executives who made less than Jay-Z include Howard Schultz, Michael Dell, and Ralph Lauren.6 One of the main reasons for this success is Jay-Z’s ability to build and leverage his personal brand. As much as Martha Stewart or Oprah, he has turned himself into a lifestyle. You can wake up to the local radio station playing Jay-Z’s latest hit, spritz yourself with his 9IX cologne, slip on a pair of his Rocawear jeans, lace up your Reebok S.
Carter sneakers, catch a Nets basketball game in the afternoon, and grab dinner at The Spotted Pig (Jay-Z owns a stake in both) before heading to an evening performance of the Jay-Z-backed Broadway musical Fela! and a nightcap at his 40/40 Club. But leave the gold jewelry at home, ditch the baggy shorts and athletic jersey, and don’t even think about drinking Cristal: pop-culture arbiter Jay-Z has pronounced all of these items verboten. Instead, consider wearing a platinum Audemars Piguet watch along with a crisp pair of jeans and a dress shirt, preferably by Rocawear, while drinking Armand de Brignac “Ace of Spades” champagne. He’ll profit at every step. As he says in one of his songs, “I’m not a businessman—I’m a business, man.”7 Jay-Z has a nose for money. It drew him away from music and toward the drug trade as a teenager, then back to music as a young adult. In the middle of his career, it took him from the studio to the boardroom, then back to the studio. It’s led him to a little bit of both in recent years, creating marketing synergies at every turn. He has a unique ability to set trends and profit from them, and he has milked many of his ventures for astronomical profits. Jay-Z pulled in $204 million for selling his Rocawear clothing line in 2007; the following year, he secured a ten-year, $150million deal with concert promoter Live Nation at the top of the market. By my estimate—informed by three years of evaluating the fortunes of billionaires and writing about the business of hip-hop for Forbes—Jay-Z’s personal fortune stands at nearly half a billion dollars. With a little luck, he’ll make it to ten figures before his social security checks start to arrive.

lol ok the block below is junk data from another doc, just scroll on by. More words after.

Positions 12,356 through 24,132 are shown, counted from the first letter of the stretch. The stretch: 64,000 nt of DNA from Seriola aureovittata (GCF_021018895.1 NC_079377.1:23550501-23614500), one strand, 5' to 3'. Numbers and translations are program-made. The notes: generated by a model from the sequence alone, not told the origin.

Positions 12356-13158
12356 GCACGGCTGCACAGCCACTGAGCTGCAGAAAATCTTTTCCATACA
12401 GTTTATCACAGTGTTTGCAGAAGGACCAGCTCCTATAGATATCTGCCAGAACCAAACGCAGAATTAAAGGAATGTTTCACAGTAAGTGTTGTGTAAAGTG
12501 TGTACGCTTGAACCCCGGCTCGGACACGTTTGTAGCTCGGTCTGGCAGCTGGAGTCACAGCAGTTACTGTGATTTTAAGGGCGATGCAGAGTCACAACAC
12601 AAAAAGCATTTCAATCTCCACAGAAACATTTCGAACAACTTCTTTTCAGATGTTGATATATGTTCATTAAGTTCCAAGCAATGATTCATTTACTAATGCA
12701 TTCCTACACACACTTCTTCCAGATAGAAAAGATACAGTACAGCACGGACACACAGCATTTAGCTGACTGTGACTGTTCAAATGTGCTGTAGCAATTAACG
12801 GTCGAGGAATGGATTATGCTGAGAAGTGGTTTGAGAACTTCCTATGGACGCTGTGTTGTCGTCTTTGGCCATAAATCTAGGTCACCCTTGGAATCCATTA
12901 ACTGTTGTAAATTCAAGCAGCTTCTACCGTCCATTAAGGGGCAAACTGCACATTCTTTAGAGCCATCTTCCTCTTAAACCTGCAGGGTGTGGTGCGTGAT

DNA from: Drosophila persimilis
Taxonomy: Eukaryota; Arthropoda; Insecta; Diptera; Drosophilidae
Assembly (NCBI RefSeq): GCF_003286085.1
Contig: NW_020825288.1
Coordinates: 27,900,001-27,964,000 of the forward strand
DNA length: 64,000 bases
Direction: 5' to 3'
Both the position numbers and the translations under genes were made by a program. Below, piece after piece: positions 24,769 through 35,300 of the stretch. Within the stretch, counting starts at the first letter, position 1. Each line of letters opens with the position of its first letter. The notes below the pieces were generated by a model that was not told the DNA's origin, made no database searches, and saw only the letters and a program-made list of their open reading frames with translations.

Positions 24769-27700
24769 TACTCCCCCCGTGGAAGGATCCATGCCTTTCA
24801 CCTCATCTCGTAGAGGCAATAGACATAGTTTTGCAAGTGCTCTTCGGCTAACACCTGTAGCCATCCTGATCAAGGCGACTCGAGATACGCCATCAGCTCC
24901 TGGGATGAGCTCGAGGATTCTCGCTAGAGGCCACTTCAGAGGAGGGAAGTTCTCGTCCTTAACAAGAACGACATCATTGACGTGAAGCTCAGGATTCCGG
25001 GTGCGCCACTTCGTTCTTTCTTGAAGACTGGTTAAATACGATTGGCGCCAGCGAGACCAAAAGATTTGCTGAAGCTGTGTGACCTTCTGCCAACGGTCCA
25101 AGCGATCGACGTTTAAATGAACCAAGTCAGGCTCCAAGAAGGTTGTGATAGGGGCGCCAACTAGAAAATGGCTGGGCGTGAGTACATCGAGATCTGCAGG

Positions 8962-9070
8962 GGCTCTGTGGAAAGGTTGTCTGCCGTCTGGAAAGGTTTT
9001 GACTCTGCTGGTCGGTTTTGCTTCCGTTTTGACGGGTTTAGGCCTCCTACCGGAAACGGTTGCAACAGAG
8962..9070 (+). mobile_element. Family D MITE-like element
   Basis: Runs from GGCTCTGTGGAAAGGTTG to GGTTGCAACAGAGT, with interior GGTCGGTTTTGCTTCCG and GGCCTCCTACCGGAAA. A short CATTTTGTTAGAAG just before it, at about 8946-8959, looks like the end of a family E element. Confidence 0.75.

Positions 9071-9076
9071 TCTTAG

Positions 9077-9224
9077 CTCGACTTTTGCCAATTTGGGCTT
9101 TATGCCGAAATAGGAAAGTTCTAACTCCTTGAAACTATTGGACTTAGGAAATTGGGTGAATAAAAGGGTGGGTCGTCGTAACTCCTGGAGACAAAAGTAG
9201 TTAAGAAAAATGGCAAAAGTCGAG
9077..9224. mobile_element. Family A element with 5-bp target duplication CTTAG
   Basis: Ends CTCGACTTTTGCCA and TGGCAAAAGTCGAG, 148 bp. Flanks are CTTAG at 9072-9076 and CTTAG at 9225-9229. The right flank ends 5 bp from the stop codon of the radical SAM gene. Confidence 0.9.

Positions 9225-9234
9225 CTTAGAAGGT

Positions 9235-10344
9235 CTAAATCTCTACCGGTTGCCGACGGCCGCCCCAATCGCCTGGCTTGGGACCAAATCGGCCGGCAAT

Despite Jay-Z’s success, there are still many Americans whose impressions of him are foggy, outdated, or downright incorrect. Over the nine months I spent working on this book, I was astonished at the number of people— mostly middle-aged and white—who, with varying degrees of seriousness, advised me to watch my back while writing about a rapper. Perhaps these were simply misguided quips, though I fear that more often than not, they were symptoms of the prejudice that still infects our society. This is not a book about race, but in researching Empire State of Mind, I was reminded that Jay-Z’s rise is all the more remarkable because of the biases he’s been able to overcome.
I’ve encountered a few people for whom Jay-Z’s name doesn’t ring a bell, especially in France and Germany, where parts of this book were reported. Every one of them, however, remembered who he was when I identified him as the husband of pop superstar Beyoncé Knowles, the subject of Chapter 8. For the most part, I’ve been amazed at the number of people with an encyclopedic knowledge of all things Jay-Z. When he declared himself the new Frank Sinatra in his 2009 hit “Empire State of Mind,” everybody wanted to weigh in on his bold thesis, from deli proprietors to music industry leaders. “Jay-Z did what most would consider improbable—create an anthem as important to New York as Frank Sinatra’s ‘New York, New York,’ ” Craig Kallman, chief executive of Atlantic Records, told me. “His version is exhilaratingly original and fresh, and captures the essence of today’s Big Apple.”8 In November of 2009, Newsweek declared Jay-Z the fourth most important newly minted tycoon of the decade, between hedge fund king John Paulson and Facebook founder Mark Zuckerberg. The honor highlighted his prowess in business and music as well as his cultural impact. “Jay-Z helped change the face of America and its racial politics,” declared Russell Simmons, founder of Def Jam Records. “Kids in Beverly Hills now understand the plight of kids in Brooklyn housing projects. Without hip-hop there is no Barack Obama, and without Jay-Z, hip-hop wouldn’t be where it is today.”9 Simmons is a good friend of Jay-Z, and one of many with a great deal of respect for him. I spoke with scores of people who’ve spent time with Jay-Z, and they all praise his natural brainpower, manifested as much in the shrewdness of his business dealings as in the intricacy of his rhymes.